How to manage the unexpected
Our roundtable participants from left: Tanya Racz; Jacques Thibault; Sherry Marshall; David Hyde; and Brian Robertson.
Whether it’s the threat of terrorist action, natural disasters such as flooding, earthquakes or tsunami, or flights cancelled due to technical malfunctions on a plane, corporate travel carries with it inherent risks for both the business traveller and the organization that he or she is travelling for. But there are steps organizations can take to mitigate those risks.
When the dangers and risks associated with travelling for business get mentioned, several recent situations come to mind. The 2010 eruption of Iceland’s Mount Eyjafjallajökull and the ash cloud it sent across Europe, the earthquake and tsunami in Japan or Hurricane Sandy in October, 2012 that hit New York all added complexity and a layer of risk for employees travelling on business. Illness, potential terrorist action, civil unrest and cancelled flights can also present challenges to businesses. Perhaps more than ever, organizations and their employees must consider the risks that those travelling on business face on the road. But there are strategies, technologies and resources that can help mitigate those risks and offer travellers a safer and more productive experience.
On November 7, our roundtable panel met at Travel Management Canada’s offices to discuss those and related topics. At the table were: Brian Robertson, chief operating officer at travel management company Vision 2000; David Hyde, the owner and principal consultant at David Hyde & Associates; and Jacques Thibault, president of technology company Magnatech. Joining the conversation via teleconference was Tanya Racz, president and CEO of the Global Business Travel Association (GBTA) Canada. Travel Management Canada editor, Michael Power, moderated the discussion.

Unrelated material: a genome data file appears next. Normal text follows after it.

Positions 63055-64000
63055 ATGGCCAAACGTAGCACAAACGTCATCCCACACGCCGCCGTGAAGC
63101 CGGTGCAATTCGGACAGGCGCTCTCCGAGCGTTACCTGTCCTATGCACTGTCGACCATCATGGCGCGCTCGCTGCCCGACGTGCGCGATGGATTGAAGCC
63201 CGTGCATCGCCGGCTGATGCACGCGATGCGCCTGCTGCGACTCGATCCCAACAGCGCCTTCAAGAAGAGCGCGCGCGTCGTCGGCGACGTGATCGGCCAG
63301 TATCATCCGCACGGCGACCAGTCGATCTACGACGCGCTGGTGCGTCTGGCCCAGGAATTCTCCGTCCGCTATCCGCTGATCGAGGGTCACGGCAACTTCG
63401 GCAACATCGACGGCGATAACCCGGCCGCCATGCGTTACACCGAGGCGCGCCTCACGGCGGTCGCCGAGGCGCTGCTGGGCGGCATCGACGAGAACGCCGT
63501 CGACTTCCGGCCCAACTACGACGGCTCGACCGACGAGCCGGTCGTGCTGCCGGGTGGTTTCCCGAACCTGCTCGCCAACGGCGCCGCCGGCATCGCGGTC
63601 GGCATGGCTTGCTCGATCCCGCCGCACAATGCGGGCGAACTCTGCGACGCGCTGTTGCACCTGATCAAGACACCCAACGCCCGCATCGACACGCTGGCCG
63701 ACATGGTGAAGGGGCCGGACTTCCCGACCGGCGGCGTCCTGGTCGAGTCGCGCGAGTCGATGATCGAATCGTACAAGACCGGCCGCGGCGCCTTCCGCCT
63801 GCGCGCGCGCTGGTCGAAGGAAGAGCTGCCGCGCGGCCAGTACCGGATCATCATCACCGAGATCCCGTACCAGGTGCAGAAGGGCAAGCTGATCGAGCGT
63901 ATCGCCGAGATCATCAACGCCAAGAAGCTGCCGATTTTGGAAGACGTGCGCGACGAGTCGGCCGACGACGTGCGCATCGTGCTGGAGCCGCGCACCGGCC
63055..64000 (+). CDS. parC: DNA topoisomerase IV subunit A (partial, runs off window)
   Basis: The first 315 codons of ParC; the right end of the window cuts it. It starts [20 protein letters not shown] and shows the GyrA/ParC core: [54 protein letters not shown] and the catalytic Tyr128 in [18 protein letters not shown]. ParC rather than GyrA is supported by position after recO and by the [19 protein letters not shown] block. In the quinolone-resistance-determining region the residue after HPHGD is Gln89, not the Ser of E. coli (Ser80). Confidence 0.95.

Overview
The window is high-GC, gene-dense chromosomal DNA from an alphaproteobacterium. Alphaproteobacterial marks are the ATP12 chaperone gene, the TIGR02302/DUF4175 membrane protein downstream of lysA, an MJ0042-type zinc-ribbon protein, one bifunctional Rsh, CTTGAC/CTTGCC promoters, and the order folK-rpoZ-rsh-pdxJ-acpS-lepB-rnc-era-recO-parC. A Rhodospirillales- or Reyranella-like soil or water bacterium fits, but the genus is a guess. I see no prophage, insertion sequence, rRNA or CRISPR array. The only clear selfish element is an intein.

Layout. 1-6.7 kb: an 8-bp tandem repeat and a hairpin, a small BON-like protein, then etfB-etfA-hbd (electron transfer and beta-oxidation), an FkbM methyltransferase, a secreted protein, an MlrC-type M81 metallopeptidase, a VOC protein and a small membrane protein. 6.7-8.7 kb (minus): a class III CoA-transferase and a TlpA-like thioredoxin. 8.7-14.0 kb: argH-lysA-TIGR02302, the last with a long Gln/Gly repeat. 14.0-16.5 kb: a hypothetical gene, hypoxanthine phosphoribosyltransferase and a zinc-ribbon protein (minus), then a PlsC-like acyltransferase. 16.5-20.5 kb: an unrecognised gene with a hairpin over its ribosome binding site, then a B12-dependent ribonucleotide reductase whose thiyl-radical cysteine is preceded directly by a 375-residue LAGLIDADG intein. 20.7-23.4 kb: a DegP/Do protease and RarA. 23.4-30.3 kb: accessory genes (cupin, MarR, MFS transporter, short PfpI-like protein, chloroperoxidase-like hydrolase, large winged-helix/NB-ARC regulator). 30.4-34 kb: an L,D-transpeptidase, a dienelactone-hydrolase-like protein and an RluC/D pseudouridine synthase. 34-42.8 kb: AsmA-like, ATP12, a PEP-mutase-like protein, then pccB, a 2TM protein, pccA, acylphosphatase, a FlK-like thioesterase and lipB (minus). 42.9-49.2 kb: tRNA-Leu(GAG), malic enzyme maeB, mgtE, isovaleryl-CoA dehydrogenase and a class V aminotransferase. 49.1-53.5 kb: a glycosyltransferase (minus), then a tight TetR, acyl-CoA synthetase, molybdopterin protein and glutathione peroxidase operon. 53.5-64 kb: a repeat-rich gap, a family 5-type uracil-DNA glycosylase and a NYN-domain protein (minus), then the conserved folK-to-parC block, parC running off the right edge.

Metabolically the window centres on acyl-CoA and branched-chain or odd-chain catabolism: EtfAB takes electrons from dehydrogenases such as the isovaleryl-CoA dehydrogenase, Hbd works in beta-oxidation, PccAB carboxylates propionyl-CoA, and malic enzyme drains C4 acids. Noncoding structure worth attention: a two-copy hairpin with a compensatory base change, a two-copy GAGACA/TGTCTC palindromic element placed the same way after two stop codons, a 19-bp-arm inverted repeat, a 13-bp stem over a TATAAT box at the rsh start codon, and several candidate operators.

Do your duty
The group started with a discussion of duty of care, an issue central to the notion of keeping travellers safe on the road. Duty of care is a legal standard requiring an employer to exercise “due diligence” in taking all reasonable steps to protect employees from foreseeable harm. In the context of business travel, the ability to demonstrate due diligence is key to avoiding claims of employer negligence if a travelling employee suffers harm.
David Hyde stressed the legal obligation inherent in the concept of duty of care, noting that it has a long history in the law. He also pointed out that, in the context of travel management, duty of care involved taking “reasonable steps” to protect the safety and security of employees, that doesn’t include “all possible steps.” The definition included the concept of protecting employees against risks that were “foreseeable,” Hyde said, and the list of factors that organizations can foresee is changing constantly.
“Duty of care isn’t a linear concept or a frozen-in-time concept, but it’s something that’s going to dynamically change over the course of time,” he said. “And that’s very important, particularly for larger organizations that are sending employees around the world. It’s not a one-shot deal, where you get your duty of care plans and policies in place. The risks change and the factors change, and the laws change, so the concept of duty of care is an evolving one.”